✓ Others considerations: During an earthquake, avoid hazardous places like, for example: glass windows, glass doors or showcases, stairs, bookshelves or shelves without securing, standing under hanging objects, near volatile materials or explosives, electrical cables and under door frames, among others. If you are in a building, do not use the elevators (the electric services may be affected). On the other hand, you can make your environment a safer one. It is advisable to anchor heavy furniture to the walls (eg cabinets, bookshelves, etc.) and to attach frames and other objects to the walls and shelves, as applicable, and place heavy objects at low height You can also make sure to keep the spaces clear of obstacles (doors and corridors) in order to allow easy access. If you have portable emergency supplies (eg backpack), you can place them near the exits of the structure, which should also be clear of obstacles. Finally, it would be useful to draw a map of the structure, detailing evacuation routes to the nearest exits.

Figure 6. Sketch of house with evacuation routes

Figure 7. Illustration of hazard inspection. Image by PRSN

Prepare a safety backpack

The safety backpack must contain essential items, according to the individual’s specifications (for example, medications for specific conditions.) It is recommended to have a backpack in a visible place in the house (preferably near the exit door), one in the car and another in your workplace. You may also prepare a backpack with wheels if the person has problems carrying it. Remember that the majority of the products in the backpack are perishables that must be checked periodically.

Don't forget to modify the backpack to the needs of every individual or familiar. Take into consideration children, elderly, or incapacitated people. For example, if an elderly that uses a cane and eyeglasses lives in my residence, then I can include a folding cane and replacement eyeglasses. In the same way I can prepare an area in in my home where I can put useful things in case of emergency such as: camping tent, blankets, towels, more food and water supply, among others. The backpack should be light, including only essential items.

Participate in our annual earthquake & tsunami drills:

PRSN Drills
  1. Earthquake Drill: Great Puerto Rico Shakeout in October
  2. Tsunami Evacuation Drill: Caribe Wave in March.

Figure 8. Illustration of the safety backpack. Image from PRSN

Figure 9. Keep an abundant water reserve. Image from PRSN

Some things you should have in your safety backpack:

First aid kit Includes antiseptics, adhesive plasters, alcohol, hydrogen peroxide, gauze, bandage. This is useful for treating any minor injuries or for first aid while the rescue personnel arrive.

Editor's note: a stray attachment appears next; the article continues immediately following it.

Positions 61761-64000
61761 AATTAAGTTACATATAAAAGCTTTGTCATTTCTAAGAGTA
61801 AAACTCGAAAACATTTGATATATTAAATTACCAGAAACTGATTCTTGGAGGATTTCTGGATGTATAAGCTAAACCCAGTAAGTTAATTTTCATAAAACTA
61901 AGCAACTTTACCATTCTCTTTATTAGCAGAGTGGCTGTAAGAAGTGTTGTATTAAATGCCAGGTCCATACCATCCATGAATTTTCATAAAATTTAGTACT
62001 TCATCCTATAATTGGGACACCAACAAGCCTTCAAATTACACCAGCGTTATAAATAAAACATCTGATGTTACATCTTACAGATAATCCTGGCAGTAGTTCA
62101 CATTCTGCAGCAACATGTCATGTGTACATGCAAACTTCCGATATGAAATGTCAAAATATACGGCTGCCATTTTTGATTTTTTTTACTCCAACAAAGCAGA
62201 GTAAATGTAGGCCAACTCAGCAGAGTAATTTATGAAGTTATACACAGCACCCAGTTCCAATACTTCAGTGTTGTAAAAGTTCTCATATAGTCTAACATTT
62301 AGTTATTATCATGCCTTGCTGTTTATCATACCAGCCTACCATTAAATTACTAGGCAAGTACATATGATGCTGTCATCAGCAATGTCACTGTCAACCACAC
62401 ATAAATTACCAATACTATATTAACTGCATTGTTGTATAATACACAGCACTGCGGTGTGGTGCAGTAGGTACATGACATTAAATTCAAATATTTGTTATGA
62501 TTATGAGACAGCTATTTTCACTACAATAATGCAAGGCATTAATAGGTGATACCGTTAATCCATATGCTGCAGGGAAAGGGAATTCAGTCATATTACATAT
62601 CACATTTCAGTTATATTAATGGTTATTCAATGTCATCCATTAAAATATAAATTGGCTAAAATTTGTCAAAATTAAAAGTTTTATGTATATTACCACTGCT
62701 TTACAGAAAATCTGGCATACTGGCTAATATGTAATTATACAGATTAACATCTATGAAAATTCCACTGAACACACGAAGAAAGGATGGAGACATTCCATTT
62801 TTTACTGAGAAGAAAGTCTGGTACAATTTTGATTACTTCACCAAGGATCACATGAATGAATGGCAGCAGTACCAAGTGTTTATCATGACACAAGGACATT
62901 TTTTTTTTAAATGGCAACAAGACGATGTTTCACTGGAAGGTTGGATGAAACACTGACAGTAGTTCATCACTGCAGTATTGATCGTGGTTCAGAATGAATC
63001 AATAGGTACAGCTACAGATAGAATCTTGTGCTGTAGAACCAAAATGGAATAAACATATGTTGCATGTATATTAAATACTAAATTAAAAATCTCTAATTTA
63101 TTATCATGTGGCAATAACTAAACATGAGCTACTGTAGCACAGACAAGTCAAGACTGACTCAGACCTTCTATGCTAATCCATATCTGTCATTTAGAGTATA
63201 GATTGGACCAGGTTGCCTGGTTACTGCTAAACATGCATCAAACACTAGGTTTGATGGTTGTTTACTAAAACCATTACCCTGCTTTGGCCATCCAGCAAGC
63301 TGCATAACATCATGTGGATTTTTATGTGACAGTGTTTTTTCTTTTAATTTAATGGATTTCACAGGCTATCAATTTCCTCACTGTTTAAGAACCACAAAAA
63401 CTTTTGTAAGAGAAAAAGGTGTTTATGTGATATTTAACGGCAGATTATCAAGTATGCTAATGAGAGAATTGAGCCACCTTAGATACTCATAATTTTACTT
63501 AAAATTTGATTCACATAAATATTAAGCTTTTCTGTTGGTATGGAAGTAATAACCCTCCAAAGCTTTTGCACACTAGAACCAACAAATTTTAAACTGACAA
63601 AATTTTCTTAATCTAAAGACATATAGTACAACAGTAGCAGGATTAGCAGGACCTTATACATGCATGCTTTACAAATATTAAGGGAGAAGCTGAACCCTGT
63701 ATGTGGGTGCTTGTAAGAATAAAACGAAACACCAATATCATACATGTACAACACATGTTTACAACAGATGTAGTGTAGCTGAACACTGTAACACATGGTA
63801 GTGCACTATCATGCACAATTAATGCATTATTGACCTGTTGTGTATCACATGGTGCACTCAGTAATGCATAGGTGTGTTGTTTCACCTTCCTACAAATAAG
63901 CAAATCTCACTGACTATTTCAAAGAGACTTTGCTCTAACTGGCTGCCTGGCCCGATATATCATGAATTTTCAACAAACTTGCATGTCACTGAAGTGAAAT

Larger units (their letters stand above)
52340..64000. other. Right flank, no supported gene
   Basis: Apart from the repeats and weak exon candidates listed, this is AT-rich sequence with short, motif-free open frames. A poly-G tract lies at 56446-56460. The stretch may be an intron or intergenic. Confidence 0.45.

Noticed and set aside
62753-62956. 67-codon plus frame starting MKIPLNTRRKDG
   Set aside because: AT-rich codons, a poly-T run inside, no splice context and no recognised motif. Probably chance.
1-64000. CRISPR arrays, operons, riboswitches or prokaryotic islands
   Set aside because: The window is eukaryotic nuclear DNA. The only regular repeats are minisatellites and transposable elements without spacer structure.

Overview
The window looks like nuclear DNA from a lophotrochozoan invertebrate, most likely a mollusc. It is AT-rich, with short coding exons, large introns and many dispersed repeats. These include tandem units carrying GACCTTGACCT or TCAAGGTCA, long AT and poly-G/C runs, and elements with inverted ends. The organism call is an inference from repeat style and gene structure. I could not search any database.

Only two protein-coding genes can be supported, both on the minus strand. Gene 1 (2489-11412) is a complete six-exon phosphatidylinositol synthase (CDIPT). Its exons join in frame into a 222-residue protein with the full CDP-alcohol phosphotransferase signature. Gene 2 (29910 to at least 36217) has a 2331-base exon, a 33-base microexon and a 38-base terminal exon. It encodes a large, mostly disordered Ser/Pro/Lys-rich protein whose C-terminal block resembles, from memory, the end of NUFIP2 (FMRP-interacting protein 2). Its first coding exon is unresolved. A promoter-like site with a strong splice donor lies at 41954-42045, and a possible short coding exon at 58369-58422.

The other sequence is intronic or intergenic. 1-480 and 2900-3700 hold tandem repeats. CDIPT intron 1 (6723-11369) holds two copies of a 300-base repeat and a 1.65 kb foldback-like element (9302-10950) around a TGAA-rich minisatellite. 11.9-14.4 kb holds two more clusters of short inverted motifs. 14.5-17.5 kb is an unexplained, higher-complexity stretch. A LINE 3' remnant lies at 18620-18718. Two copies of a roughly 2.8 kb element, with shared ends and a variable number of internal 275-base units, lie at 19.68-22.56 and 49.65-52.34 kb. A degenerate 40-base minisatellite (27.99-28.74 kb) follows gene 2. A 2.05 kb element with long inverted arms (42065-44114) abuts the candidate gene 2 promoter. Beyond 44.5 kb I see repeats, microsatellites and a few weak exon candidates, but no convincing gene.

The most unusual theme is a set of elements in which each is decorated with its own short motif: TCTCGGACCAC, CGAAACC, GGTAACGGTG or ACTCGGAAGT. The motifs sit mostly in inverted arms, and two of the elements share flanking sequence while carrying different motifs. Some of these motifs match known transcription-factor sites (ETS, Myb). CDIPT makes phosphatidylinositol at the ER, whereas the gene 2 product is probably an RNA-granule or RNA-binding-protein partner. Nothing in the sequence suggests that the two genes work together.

Medications It is recommended to include several doses of medicines for daily use. This is particularly important if there are people with conditions such as diabetes, high blood pressure, allergies and depression, among others.
Lanterns and radio It is necessary to have flashlights in case the electricity service is affected. In addition, with a radio you can keep up to date with what is happening, be it alert messages, emergency information updates and/or which areas and traffic routes have been affected. Conveniently, you can get appliances that operate on batteries or with a rotating handle. It is advisable to use a NOAA Radio. This artifact works with a national network of stations that emit continuous information of the weather, directly from the nearest meteorological office. The NOAA radio broadcasts National Weather Service products such as warnings, surveillance, forecasts and other hazard information 24 hours a day. You can also receive information after both natural (earthquake) and technological (chemical or oil spill) events. This radio has more than 900 transmitters which cover the 50 states, Puerto Rico, Virgin Islands and Pacific American territories. The transmission is in the public service band at the following frequencies (MHz): 162,400; 162,425; 162,450; 162,475; 162,500; 162,525; 162,550.
Water and food Consider storing non-perishable food for at least three days, taking into account any special needs (ex. people with diabetes, children, and the elderly) and avoid including foods that can dehydrate (ex. salty foods) or low essential nutrients. Water is an essential element, so be sure to conserve enough water, especially taking into account the members included in the plan (children, pregnant women, etc.), as well as the type of climate in which we live. It is recommended to conserve water so that each person can use one gallon per day for at least three days. You should be prepared for any emergency, so water supplies should be replaced every six months.
Small notebook and markers It is useful to have a notebook and markers (pencil, pens, etc.) in order to write down any instructions provided by rescuers or simply have any information that is of importance
Documents It is important to keep copies of identification documents, such as certificates, passport, social security, license, etc. Also, you can prepare lists that allow easy recognition of people affected by the emergency (with names and surnames of individuals), their special needs (allergies, disabilities, medications used, illnesses), contacts outside the affected area and/or any necessary information. In case of being in a school or work, the documents can have a list with all the names and primordial data of each of the students or employees in each room or work area.
Additional materials Other useful materials in an emergency include tools, cash, extra clothing, some toys (to calm children), whistle, personal hygiene items, extra batteries, masks, pet food (if applicable). On the other hand, you can be a part of the help and rescue processes. Include items such as colored adhesive tape or spray paint (preferably green and red). Its use can facilitate the tasks of search, rescue and first aid. For example, with a red mark somewhere visible on a structure it tells rescuers that there are people inside who have not been aided. In contrast, it can be understood that places marked in green have been checked and no persons are trapped or injured. In this way, it would be helping to streamline rescue processes and prevent officers from entering any compromised structure.